- Amenities to generate secure cryptographic keys for restricted uses
- Remote attestation with a nearly tamper-proof hash key summary of the software and hardware configuration
- Binding with the TPM bind key or the unique RSA key which encrypts data
- Sealing which states the TPM state of the data to be unsealed or decrypted.
All these help in performing trusted computing functions by the computer programs more securely with the help of the secret and unique Endorsement Key (EK) burned in as it is created.
Since it is embedded in hardware, it offers greater security than the protection offered by any software-only solution.
The TPM chips certified by the TCG are manufactured by different vendors who have been given TPM vendor IDs. Some of these vendors, in alphabetical order, are:
- Advanced Micro Devices or AMD
- IBM or International Business Machines
- National Semiconductor
- Nationz Technologies
- Standard Microsystems Corporation
- Texas Instruments
However, the official TCG reference execution of the TPM 2.0 specification was developed by Microsoft and licensed under the BSD License.
Its source code is available on GitHub. Microsoft also provides Linux autotools and a Visual Studio solution to build scripts.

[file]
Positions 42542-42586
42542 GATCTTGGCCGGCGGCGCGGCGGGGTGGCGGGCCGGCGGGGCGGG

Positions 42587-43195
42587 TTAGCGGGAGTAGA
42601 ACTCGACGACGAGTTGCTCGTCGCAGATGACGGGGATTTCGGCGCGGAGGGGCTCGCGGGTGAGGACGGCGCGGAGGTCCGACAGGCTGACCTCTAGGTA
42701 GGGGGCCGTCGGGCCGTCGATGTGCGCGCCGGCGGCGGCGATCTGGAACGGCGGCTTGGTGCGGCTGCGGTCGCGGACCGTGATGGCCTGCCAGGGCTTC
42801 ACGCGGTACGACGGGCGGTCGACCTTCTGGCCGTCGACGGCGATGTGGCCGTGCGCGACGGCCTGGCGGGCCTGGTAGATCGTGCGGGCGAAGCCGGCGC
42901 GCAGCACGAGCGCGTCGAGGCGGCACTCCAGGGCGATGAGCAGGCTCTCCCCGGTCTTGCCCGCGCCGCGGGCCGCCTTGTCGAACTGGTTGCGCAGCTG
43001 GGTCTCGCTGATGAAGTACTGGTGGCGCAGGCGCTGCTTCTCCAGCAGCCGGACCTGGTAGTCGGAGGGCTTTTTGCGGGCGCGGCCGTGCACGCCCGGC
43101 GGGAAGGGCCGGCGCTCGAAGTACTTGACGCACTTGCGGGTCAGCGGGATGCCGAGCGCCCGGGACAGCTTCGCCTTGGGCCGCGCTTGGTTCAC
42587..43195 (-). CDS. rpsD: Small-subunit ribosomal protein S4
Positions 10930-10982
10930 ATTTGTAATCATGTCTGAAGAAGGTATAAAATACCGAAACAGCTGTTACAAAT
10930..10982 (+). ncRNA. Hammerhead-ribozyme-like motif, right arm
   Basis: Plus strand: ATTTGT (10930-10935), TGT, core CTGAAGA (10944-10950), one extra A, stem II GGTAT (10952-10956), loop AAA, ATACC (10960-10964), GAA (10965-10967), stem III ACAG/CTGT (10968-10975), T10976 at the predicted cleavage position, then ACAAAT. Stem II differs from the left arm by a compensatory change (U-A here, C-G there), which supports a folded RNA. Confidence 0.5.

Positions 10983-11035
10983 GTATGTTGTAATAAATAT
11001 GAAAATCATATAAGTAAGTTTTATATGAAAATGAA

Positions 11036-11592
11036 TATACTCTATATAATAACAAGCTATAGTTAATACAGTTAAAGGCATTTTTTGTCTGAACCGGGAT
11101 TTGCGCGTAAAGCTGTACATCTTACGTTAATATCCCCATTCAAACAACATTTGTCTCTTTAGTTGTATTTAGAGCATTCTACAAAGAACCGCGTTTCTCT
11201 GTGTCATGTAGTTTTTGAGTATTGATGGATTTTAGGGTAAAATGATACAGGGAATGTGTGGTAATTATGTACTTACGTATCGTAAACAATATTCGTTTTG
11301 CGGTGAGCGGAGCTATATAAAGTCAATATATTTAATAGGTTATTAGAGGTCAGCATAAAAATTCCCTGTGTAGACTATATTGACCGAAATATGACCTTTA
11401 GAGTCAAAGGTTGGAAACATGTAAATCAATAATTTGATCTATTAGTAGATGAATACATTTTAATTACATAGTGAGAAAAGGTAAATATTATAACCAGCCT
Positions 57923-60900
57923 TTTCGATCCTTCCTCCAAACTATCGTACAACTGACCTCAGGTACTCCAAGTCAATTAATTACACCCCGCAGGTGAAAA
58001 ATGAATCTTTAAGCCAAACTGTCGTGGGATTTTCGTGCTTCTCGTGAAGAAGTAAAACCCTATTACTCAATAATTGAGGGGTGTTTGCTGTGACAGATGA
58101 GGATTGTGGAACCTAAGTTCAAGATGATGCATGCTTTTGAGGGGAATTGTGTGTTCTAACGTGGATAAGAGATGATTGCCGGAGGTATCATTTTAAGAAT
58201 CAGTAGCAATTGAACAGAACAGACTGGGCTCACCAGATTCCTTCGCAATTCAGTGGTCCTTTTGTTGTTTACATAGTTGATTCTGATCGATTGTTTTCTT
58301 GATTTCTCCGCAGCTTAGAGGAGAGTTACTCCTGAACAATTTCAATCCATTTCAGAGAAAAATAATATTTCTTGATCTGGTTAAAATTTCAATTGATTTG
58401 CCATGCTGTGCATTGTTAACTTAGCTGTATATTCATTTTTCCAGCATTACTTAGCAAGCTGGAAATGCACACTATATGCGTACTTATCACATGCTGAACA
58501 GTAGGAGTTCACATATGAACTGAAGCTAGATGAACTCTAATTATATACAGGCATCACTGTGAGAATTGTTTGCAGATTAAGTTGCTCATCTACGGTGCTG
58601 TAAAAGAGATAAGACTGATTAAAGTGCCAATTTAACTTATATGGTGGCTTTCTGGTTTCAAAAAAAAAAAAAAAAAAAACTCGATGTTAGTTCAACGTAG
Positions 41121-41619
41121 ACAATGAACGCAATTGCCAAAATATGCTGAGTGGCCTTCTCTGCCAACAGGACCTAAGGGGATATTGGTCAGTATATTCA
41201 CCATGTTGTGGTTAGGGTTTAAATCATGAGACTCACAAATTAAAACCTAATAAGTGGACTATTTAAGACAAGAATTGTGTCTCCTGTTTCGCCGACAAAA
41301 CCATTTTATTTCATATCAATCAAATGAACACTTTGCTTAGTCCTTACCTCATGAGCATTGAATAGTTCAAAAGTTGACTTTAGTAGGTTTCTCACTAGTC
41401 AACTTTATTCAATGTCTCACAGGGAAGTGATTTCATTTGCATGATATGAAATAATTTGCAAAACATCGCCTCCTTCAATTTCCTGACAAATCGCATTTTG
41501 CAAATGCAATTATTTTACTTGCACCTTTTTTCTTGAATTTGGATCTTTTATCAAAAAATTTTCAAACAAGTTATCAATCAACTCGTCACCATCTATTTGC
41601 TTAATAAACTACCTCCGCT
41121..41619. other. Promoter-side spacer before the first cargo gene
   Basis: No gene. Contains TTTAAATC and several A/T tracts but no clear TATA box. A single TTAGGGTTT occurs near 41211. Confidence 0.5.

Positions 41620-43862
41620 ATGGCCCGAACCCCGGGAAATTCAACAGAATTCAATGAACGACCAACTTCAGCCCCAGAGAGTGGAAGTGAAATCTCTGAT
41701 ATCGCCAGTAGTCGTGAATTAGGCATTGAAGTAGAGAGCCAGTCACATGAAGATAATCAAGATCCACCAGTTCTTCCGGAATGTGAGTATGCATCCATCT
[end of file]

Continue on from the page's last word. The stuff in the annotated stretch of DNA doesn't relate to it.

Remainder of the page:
Intel open-sourced the Trusted Platform Module 2.0 software stack in 2018 with support for Microsoft Windows and Linux.
Infineon, on the other hand, funded the development of the open source middleware of TPM, which brings together the TPM Software Stack (TSS) and the Enhanced System API (ESAPI) requirements of the TCG.
It was promoted by the Fraunhofer Institute for Secure Information Technology (SIT).
The Software TPM 2.0 of IBM is however based on the Parts 3 and 4 of TPM specification as well as the source code of Microsoft.
The implementation is complete with a few additional files included. It is also licensed under the BSD License and the source code is available on GitHub and SourceForge.
There are typically five different types of Trusted Platform Module 2.0, and they are categorized based on the way they are implemented.
Here they are listed for you in order from the most secure ones to the least secure ones:
- Discrete TPMs – These are dedicated and specific TPM chips and are perhaps the most secure type because it is less likely that they will have bugs in them. They are also tamper-resistant.
- Physical-based TPMs – These chips are typically integrated into the Central Processing Unit (CPU). They also come with better security mechanisms and tamper-resistant features.
- Firmware-based TPMs – This particular type of chip runs in the trusted execution environment of the CPU. These chips are considered to be as safe as the physical modules.
- Software-based TPMs – These particular chips do not offer any added security. They also run the risk of being attacked externally or containing bugs.